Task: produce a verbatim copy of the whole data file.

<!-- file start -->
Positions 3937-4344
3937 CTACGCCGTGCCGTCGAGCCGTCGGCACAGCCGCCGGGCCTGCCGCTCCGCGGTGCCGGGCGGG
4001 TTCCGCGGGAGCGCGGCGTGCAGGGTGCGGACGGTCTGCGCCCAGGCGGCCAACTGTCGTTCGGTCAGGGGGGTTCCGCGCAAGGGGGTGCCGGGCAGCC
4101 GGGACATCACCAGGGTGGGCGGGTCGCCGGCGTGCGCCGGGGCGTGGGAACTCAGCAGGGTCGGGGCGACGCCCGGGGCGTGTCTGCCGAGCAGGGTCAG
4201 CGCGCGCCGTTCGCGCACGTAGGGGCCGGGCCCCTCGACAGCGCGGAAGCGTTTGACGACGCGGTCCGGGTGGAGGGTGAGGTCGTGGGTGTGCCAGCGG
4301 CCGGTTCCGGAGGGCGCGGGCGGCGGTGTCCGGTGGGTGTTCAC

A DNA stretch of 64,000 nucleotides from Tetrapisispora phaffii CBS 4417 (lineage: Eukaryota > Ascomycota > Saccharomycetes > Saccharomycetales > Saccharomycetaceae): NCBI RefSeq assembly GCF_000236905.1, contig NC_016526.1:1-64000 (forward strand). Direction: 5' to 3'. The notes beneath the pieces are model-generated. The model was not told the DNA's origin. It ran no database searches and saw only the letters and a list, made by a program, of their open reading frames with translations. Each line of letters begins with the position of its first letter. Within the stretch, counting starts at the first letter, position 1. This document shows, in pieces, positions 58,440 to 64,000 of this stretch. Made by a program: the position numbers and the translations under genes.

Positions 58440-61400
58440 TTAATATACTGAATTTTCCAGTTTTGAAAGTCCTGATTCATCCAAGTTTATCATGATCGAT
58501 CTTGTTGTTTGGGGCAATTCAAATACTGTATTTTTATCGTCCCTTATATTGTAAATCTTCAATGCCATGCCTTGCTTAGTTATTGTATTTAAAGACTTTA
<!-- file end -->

Positions 3937-4344
3937 CTACGCCGTGCCGTCGAGCCGTCGGCACAGCCGCCGGGCCTGCCGCTCCGCGGTGCCGGGCGGG
4001 TTCCGCGGGAGCGCGGCGTGCAGGGTGCGGACGGTCTGCGCCCAGGCGGCCAACTGTCGTTCGGTCAGGGGGGTTCCGCGCAAGGGGGTGCCGGGCAGCC
4101 GGGACATCACCAGGGTGGGCGGGTCGCCGGCGTGCGCCGGGGCGTGGGAACTCAGCAGGGTCGGGGCGACGCCCGGGGCGTGTCTGCCGAGCAGGGTCAG
4201 CGCGCGCCGTTCGCGCACGTAGGGGCCGGGCCCCTCGACAGCGCGGAAGCGTTTGACGACGCGGTCCGGGTGGAGGGTGAGGTCGTGGGTGTGCCAGCGG
4301 CCGGTTCCGGAGGGCGCGGGCGGCGGTGTCCGGTGGGTGTTCAC

A DNA stretch of 64,000 nucleotides from Tetrapisispora phaffii CBS 4417 (lineage: Eukaryota > Ascomycota > Saccharomycetes > Saccharomycetales > Saccharomycetaceae): NCBI RefSeq assembly GCF_000236905.1, contig NC_016526.1:1-64000 (forward strand). Direction: 5' to 3'. The notes beneath the pieces are model-generated. The model was not told the DNA's origin. It ran no database searches and saw only the letters and a list, made by a program, of their open reading frames with translations. Each line of letters begins with the position of its first letter. Within the stretch, counting starts at the first letter, position 1. This document shows, in pieces, positions 58,440 to 64,000 of this stretch. Made by a program: the position numbers and the translations under genes.

Positions 58440-61400
58440 TTAATATACTGAATTTTCCAGTTTTGAAAGTCCTGATTCATCCAAGTTTATCATGATCGAT
58501 CTTGTTGTTTGGGGCAATTCAAATACTGTATTTTTATCGTCCCTTATATTGTAAATCTTCAATGCCATGCCTTGCTTAGTTATTGTATTTAAAGACTTTA